Youth Services Assistant Librarian Karen 



  • The ABCs of Reading - Letter Recognition

     The ABC's of Reading - Letter Recognition  

    Helping children with reading can appear to be a daunting task.  You may be asking yourself; Where do I even begin? 

    We are here to help!

    Each month, we will provide different books and activities to break down this large task while still having fun! 

    Let’s start at the beginning...Letter Recognition and Single Letter Sound.  Establishing letter recognition is very important. You can practice anywhere! The key is repetition. 

    Fast Tip- Use upper case letters first. Once your child has a grasp on upper case, you can introduce lower case letters.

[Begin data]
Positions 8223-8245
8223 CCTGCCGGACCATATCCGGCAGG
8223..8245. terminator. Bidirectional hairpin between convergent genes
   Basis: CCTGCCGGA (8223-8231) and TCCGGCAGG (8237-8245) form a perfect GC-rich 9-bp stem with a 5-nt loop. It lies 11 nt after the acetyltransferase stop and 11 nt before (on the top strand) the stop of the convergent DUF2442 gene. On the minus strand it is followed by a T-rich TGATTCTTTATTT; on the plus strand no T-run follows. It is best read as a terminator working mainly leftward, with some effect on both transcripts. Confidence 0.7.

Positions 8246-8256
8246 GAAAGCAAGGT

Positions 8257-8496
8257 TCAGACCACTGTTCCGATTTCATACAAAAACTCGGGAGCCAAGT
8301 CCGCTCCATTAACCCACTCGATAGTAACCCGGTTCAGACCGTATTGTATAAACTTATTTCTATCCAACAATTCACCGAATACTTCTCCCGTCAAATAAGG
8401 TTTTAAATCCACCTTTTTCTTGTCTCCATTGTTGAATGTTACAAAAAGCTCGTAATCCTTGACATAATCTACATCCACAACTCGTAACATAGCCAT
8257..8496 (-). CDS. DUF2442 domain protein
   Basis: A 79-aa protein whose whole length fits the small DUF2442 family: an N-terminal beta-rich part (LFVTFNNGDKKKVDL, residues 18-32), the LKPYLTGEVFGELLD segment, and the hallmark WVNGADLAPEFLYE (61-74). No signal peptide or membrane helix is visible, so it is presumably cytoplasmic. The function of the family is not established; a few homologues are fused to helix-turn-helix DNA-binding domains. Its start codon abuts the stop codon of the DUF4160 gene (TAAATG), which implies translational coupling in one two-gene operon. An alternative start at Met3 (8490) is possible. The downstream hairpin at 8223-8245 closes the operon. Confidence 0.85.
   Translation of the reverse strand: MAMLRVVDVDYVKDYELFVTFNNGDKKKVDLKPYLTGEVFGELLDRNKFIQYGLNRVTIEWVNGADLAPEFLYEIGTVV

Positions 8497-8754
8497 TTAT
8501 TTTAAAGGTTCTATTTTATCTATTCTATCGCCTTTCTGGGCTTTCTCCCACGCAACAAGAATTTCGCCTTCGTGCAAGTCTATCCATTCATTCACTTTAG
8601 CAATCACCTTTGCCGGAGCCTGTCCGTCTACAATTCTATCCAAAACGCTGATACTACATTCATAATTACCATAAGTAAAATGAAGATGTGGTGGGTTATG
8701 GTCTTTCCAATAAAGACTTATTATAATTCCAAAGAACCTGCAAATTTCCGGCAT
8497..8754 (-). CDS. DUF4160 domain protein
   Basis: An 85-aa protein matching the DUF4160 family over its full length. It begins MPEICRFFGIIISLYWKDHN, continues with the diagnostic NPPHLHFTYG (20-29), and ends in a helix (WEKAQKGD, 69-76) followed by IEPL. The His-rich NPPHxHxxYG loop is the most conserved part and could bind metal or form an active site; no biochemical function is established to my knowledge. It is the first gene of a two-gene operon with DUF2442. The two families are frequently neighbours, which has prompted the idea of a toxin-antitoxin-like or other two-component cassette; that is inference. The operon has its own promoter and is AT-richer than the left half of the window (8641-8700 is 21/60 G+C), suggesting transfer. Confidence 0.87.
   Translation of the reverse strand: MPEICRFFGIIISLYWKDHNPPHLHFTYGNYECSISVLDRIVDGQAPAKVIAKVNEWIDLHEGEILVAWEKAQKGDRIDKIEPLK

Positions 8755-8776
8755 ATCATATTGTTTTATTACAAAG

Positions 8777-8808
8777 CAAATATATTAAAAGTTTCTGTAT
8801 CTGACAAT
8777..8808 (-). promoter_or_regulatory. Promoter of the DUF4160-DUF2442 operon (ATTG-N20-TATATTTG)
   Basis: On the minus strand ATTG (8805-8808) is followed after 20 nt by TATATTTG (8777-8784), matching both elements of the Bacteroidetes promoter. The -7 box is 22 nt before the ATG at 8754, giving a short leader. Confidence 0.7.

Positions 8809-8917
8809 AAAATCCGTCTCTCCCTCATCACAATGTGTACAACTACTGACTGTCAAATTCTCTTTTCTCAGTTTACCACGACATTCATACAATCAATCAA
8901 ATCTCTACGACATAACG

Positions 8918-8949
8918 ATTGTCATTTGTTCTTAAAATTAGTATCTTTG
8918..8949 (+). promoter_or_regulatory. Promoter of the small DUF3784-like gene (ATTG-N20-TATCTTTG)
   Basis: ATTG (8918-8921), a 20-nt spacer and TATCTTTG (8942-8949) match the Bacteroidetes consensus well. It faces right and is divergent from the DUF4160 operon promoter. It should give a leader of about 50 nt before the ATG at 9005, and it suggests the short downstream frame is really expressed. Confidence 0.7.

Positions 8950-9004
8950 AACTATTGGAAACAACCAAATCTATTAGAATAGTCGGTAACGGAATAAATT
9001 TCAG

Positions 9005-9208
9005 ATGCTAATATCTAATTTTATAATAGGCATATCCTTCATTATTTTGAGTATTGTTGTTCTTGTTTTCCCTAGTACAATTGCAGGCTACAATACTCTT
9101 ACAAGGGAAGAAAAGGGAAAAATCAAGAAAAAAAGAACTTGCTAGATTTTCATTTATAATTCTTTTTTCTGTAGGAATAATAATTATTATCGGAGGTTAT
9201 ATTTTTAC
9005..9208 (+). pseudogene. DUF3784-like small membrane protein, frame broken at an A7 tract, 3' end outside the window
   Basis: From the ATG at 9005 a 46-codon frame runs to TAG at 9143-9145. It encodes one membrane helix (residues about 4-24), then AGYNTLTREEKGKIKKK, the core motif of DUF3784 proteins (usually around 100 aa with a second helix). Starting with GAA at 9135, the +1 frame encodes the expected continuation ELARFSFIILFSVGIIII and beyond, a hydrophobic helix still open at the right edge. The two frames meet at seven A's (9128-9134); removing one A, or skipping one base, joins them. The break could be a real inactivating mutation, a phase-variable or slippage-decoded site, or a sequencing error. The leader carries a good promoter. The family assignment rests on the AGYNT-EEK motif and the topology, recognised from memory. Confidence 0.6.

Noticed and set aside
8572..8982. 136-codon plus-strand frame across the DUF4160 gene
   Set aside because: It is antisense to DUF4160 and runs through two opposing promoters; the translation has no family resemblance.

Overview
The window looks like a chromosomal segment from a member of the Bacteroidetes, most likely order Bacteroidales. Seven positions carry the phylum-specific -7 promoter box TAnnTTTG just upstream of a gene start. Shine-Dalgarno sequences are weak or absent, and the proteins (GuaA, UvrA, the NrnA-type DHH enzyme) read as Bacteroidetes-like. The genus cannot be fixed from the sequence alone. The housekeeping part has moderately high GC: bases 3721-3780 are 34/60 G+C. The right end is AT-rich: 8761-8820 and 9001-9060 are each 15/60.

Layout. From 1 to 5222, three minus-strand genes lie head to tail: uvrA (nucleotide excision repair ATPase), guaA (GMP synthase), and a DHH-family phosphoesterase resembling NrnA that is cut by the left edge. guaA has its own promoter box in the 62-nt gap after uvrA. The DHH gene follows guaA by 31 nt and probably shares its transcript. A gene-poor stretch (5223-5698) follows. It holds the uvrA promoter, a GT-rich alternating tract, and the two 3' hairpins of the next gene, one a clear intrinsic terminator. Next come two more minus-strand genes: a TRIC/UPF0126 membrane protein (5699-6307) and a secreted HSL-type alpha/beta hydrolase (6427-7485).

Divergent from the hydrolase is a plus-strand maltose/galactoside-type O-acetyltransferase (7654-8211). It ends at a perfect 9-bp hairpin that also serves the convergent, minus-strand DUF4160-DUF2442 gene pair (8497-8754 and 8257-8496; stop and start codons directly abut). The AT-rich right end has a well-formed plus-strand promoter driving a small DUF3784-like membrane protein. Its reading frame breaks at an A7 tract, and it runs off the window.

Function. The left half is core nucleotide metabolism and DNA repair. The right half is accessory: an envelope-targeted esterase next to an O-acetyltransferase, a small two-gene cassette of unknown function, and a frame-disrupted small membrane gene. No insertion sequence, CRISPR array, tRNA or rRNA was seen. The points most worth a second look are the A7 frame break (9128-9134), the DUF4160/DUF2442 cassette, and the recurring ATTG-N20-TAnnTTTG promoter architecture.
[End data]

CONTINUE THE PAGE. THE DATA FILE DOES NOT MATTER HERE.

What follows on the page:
Here are some fun books you can read with your child to help identify the letters of the alphabet and the sounds they make. 

    Activities to Try

    Alphabet Soup

    This “souper” fun activity is a great way for your child to practice letter recognition and letter sounds. 

    To begin:

    1. Fill a large plastic container ⅔ full of water. 
    2. Then add 10 to 12 plastic letters and a ladle to the container. 
    3. Place a small bowl and a spoon next to the large container. Have your child (you too) put on a pretend chef hat. Invite your little one to stir the pot and scoop out a letter while chanting:

    “Stir the soup, it makes it taste better.

     Now use the ladle to get a letter!”  

    1. Have the child use the ladle to pull out any letter of their choosing and tell you what letter it is and/or its sound. 
    2. Then place the letter in the small bowl.

    Extend and Explore:

    Talk about the sound the letter makes and think of a word that begins with that sound.